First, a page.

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Myanmar Plan to Breed Protected Species in Captivity Draws Criticism

2020-07-15 14:48:31
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BANGKOK — Myanmar will soon adopt rules that would permit captive breeding of about 175 threatened species, including tigers, pangolins and Irrawaddy dolphins, despite fears that such ventures could encourage poaching of wild animals and spawn new diseases that jump to humans.

The Ministry of Natural Resources and Environmental Conservation quietly circulated a list of wildlife last month that could be raised commercially for display in zoos, tourist attractions or hotels and, in a handful of cases, to produce meat for sale to the public.

Government officials assert that the list is aimed at improving wildlife protection by reducing illegal hunting and increasing conservation under a 2018 law. The government is expected to issue detailed rules on commercial breeding in coming months, said U Naing Zaw Htun, the ministry’s director of wildlife conservation.

But international conservation groups said the plan could undermine wildlife protection by increasing demand for wild meat and for species used in traditional medicine.

“Commercial trade has been shown to increase illegal trade in wildlife by creating a parallel market and boosting overall demand for wild animal products,” the World Wildlife Fund and Fauna and Flora International said in a joint statement questioning the government plan.

The list posted on government websites identifies 89 species of mammals, birds and reptiles, including such rare creatures as the helmeted hornbill, the Bengal slow loris and the white-handed gibbon.

The list also includes a reference to snakes as a broad category. At least 100 snake species in Myanmar are threatened, including the Burmese python, the spitting cobra and the Russell’s viper, said U Kyi Soe Lwin, manager of the privately run Yangon Zoological Garden.

Conservationists contend that commercial breeding of protected wildlife would undermine efforts to protect endangered species. Captive breeding has little conservation value, they say, because such animals are rarely suited for release in the wild.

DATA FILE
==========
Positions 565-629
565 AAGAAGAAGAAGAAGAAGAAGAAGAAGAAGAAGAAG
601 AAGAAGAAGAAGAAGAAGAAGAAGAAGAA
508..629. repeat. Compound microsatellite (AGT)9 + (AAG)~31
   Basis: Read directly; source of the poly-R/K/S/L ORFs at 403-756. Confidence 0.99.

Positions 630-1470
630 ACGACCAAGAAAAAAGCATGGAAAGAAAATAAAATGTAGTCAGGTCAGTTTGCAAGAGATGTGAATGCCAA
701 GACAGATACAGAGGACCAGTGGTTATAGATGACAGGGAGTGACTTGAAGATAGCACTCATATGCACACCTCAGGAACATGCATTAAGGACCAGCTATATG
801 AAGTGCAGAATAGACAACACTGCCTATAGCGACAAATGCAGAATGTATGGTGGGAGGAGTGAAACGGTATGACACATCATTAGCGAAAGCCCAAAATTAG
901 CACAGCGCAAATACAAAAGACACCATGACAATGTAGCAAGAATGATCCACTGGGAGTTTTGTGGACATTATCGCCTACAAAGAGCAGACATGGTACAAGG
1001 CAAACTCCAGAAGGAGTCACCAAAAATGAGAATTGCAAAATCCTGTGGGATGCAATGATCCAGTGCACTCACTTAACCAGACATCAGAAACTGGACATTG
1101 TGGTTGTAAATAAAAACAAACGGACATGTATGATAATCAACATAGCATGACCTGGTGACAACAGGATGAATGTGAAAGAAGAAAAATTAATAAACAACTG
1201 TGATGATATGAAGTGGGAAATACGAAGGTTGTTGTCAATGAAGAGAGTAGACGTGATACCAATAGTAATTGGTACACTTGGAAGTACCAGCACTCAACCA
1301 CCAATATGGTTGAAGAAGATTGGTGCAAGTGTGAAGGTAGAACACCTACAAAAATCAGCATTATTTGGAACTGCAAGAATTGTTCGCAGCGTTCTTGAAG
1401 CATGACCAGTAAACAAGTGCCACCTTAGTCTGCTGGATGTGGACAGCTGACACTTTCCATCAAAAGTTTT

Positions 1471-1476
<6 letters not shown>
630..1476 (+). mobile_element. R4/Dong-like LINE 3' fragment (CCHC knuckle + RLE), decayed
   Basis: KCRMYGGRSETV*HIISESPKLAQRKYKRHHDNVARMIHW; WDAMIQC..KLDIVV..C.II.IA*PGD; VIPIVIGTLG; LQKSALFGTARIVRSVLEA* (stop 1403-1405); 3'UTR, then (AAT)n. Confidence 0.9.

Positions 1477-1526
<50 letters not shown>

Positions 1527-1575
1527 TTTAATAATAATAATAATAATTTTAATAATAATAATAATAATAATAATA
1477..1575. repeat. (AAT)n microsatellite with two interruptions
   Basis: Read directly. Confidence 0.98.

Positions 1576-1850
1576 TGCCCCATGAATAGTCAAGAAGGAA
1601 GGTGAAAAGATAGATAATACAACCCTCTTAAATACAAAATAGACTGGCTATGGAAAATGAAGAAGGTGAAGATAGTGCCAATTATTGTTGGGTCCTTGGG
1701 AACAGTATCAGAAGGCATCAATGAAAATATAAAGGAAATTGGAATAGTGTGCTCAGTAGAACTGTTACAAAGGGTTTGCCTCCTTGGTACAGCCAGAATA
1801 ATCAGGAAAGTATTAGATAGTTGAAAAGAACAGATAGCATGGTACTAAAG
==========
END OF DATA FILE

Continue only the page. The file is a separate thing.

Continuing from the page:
Animal experts and conservationists said that at least 175 of the species covered by the list are considered threatened in Myanmar or globally.

It is unclear whether the rules would allow endangered animals to be captured in the wild.

Under the ministry’s plan, eight species can be commercially farmed for meat, including at least one that is listed as threatened in Myanmar — the estuarine, or saltwater, crocodile. Mr. Naing Zaw Htun, the government official, defended the inclusion of the crocodile because breeding it for its meat and skin is already permitted.

Keeping wildlife for human consumption, especially in crowded Asian markets, has been linked to viruses that have infected humans, including the coronavirus that has caused the current pandemic and SARS, which emerged in 2002 and killed nearly 800 people worldwide.

Conservationists and health experts have urged governments around the world to curb consumption of wild meat, or bush meat, as it is sometimes known.

“Commercial wildlife breeding and trade can also increase the risk of disease spillover from wildlife to humans, such as Covid-19,” the World Wildlife Fund and Fauna and Flora International said.

The pangolin, which at one point was suspected of playing a part in the transmission of the new coronavirus, could be bred in Myanmar zoos under the new regulations.

Both of the country’s species, the Sunda pangolin and the Chinese pangolin, are critically endangered, said U Nay Myo Shwe, a wildlife expert with Fauna and Flora International.

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